Your Exchange server stills sweety and other vulnerabilities.
Serious boost for pentest frameworks.
ZOOM continues to smoke and we continue write about it in our digest.
EXPLOITS and vulnerabilities
CVE-2020-0688 becomes pupular. While the flaw was fixed as part of Microsoft’s February Patch Tuesday updates, researchers warned in a March advisory that unpatched servers are being exploited by APT actors. In one of the latest research from the RAPID7, it is reported that Exchange servers are still vulnerable to CVE-2020-0688. Researches observed attackers leverage the flaw to run system commands to conduct recon, deploy webshell backdoors and execute fileless frameworks for post-exploitation.
The exploit code that researchers from RAPID7 tested attempts show up in the Windows Application event log with source
MSExchange Control Panel, level
Error, and event ID
4. This log entry will include the compromised user account and long error message that includes thetext
You can also review your IIS logs for requests to a path under
/ecp/default.aspx), which contain the string
__VIEWSTATEGENERATOR. The long string in the middle of this request, as in the case of the Windows event log above, is a portion of the exploit payload. You will see the username of the compromised account name at the end of the log entry.
The update for CVE-2020-0688 should be installed on any mail server with the Exchange.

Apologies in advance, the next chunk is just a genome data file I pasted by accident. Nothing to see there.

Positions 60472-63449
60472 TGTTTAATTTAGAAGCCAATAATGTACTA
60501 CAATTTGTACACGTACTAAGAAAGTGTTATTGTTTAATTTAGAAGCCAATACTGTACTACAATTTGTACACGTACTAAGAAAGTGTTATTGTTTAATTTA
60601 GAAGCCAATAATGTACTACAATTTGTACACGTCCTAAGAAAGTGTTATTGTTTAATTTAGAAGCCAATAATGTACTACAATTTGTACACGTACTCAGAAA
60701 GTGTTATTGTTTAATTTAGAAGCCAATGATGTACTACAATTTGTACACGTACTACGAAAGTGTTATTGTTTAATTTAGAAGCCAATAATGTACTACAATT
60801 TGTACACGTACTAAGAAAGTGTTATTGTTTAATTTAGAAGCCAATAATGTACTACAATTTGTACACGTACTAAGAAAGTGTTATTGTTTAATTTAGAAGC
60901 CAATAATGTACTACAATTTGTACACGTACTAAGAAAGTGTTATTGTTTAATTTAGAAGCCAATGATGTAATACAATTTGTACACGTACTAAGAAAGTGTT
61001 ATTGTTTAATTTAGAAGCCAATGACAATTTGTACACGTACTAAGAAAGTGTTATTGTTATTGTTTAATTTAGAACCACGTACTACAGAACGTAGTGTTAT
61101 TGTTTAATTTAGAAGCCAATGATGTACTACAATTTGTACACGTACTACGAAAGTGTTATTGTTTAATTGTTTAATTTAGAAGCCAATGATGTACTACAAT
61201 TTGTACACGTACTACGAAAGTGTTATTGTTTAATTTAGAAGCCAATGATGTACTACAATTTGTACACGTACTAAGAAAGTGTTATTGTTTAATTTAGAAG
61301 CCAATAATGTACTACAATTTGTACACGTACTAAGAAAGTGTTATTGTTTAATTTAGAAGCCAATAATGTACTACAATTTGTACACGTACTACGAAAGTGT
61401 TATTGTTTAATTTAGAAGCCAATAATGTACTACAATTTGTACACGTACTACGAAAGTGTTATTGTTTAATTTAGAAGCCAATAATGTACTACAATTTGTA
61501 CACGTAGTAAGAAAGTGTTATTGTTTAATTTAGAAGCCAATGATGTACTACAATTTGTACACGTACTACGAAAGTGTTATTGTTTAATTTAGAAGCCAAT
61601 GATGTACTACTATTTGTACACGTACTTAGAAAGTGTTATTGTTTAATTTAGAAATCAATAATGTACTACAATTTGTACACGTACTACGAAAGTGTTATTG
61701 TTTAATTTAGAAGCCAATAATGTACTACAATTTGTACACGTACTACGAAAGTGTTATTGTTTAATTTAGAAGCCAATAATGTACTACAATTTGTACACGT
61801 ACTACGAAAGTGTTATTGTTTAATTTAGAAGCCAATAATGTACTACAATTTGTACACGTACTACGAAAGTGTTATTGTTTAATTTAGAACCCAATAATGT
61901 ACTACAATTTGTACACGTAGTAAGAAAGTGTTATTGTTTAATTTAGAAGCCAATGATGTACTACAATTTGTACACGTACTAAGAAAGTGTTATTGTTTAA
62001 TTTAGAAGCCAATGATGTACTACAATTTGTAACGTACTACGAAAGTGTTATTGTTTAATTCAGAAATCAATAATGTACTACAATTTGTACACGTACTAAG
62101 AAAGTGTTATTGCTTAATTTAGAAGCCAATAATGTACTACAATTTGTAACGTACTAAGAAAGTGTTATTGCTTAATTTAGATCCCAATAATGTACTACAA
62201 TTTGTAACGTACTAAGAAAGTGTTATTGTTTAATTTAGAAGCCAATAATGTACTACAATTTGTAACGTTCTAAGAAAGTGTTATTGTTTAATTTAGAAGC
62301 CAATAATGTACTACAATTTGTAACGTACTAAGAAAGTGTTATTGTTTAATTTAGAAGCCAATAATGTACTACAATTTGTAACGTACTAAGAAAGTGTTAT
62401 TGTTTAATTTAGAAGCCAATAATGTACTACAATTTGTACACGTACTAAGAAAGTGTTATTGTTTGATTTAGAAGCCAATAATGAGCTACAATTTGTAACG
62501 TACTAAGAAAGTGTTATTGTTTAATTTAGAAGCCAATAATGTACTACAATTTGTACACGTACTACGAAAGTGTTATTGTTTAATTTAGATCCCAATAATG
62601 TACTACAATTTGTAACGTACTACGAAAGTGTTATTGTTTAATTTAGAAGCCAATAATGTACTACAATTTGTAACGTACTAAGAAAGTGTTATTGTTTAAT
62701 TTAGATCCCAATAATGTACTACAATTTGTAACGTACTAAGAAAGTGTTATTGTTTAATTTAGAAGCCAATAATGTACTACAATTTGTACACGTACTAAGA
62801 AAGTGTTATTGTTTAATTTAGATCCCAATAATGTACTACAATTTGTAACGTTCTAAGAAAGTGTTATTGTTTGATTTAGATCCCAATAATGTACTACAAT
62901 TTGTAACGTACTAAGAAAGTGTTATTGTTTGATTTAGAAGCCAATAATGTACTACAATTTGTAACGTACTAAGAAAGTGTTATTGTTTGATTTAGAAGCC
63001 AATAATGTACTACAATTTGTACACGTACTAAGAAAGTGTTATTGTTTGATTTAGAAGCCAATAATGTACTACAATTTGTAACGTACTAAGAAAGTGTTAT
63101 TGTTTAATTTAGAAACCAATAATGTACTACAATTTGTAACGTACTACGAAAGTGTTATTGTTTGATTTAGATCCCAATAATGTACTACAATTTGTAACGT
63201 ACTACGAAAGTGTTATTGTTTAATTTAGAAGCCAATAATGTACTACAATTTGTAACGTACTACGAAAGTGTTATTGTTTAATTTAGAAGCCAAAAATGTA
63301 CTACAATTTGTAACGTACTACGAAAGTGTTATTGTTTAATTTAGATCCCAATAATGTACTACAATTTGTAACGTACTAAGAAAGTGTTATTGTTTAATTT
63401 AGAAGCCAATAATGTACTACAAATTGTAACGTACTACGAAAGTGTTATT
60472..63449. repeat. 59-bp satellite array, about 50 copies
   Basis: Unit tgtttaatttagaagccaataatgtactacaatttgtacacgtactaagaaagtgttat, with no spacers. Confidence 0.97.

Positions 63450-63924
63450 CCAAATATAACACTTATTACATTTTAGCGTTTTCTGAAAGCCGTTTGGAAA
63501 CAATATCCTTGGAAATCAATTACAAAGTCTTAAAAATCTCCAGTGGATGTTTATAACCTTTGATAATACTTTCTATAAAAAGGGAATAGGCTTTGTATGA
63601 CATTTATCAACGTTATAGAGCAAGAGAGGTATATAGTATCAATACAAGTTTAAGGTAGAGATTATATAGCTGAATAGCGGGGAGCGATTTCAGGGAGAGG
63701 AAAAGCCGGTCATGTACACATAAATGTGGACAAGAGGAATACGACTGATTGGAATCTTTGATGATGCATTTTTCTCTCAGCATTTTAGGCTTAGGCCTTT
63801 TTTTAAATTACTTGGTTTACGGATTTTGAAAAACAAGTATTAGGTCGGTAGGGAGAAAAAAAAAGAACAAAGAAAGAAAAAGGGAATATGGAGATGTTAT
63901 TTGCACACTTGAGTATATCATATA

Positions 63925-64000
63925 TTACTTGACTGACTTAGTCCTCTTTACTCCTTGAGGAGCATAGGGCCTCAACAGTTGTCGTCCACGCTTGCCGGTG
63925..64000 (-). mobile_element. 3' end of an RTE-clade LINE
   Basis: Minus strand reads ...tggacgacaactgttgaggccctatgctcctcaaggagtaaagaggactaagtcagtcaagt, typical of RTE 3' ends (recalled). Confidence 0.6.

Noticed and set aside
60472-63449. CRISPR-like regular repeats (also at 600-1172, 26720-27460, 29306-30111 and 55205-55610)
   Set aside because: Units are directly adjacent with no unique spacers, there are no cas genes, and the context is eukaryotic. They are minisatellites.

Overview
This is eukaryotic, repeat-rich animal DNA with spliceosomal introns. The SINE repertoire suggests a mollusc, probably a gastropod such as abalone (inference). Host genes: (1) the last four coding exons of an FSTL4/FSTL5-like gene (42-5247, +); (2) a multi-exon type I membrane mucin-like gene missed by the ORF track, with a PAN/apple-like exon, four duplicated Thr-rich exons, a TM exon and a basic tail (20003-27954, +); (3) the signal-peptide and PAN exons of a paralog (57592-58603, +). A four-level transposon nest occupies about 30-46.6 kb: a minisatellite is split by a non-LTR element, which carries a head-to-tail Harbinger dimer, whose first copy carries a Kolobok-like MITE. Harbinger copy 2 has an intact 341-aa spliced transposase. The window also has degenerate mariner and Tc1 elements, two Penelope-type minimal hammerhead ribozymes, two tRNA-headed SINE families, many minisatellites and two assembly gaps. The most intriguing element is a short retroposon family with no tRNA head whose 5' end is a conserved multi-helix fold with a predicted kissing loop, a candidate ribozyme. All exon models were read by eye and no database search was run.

Vesta Control Panel Authenticated RCE
The vulnerability (CVE-2020-10808) was disclosed and fixed in late April. At the same time created pull request in metasploit repo. Vesta Control Panel is one of the most popular, simple and convenient panels for managing websites. Vesta Control Panel (VestaCP) through 0.9.8-26 allows Command Injection via the schedule/backup Backup Listing Endpoint.
The point of vulnerability is that an authenticated attacker with a low privileges can inject a payload in the file name starts with dot.
More detailed technical description with video POC: https://pentest.blog/vesta-control-panel-second-order-remote-code-execution-0day-step-by-step-analysis
An open-source simple tool which you can install on your server for compile custom templates for surveys. You can use this tool to create custom templates for surveys using formatted text with image/video integration. LimeSurvey before 4.1.12+200324 has stored XSS in application/views/admin/surveysgroups/surveySettings.php and application/models/SurveysGroups.php
GitHound v1.1 helps to find sensitive information across all of GitHub, uploaded by any user. According to the author, this tool helped him earn money 🙂 Cool tool for Bug Bounty Hunters.
What if we’ll have a tool that can show us a terminal of active SSH connection? and… maybe… control it? Record it? Investigate?
Author of SSHPry 2.0 implemented technique to get ALL read() strings of connected ssh client in SSHPry.py script that mirrors a terminal of connected SSH client.
- Control of target’s TTY
- Built-In Keylogger
- Console-Level phishing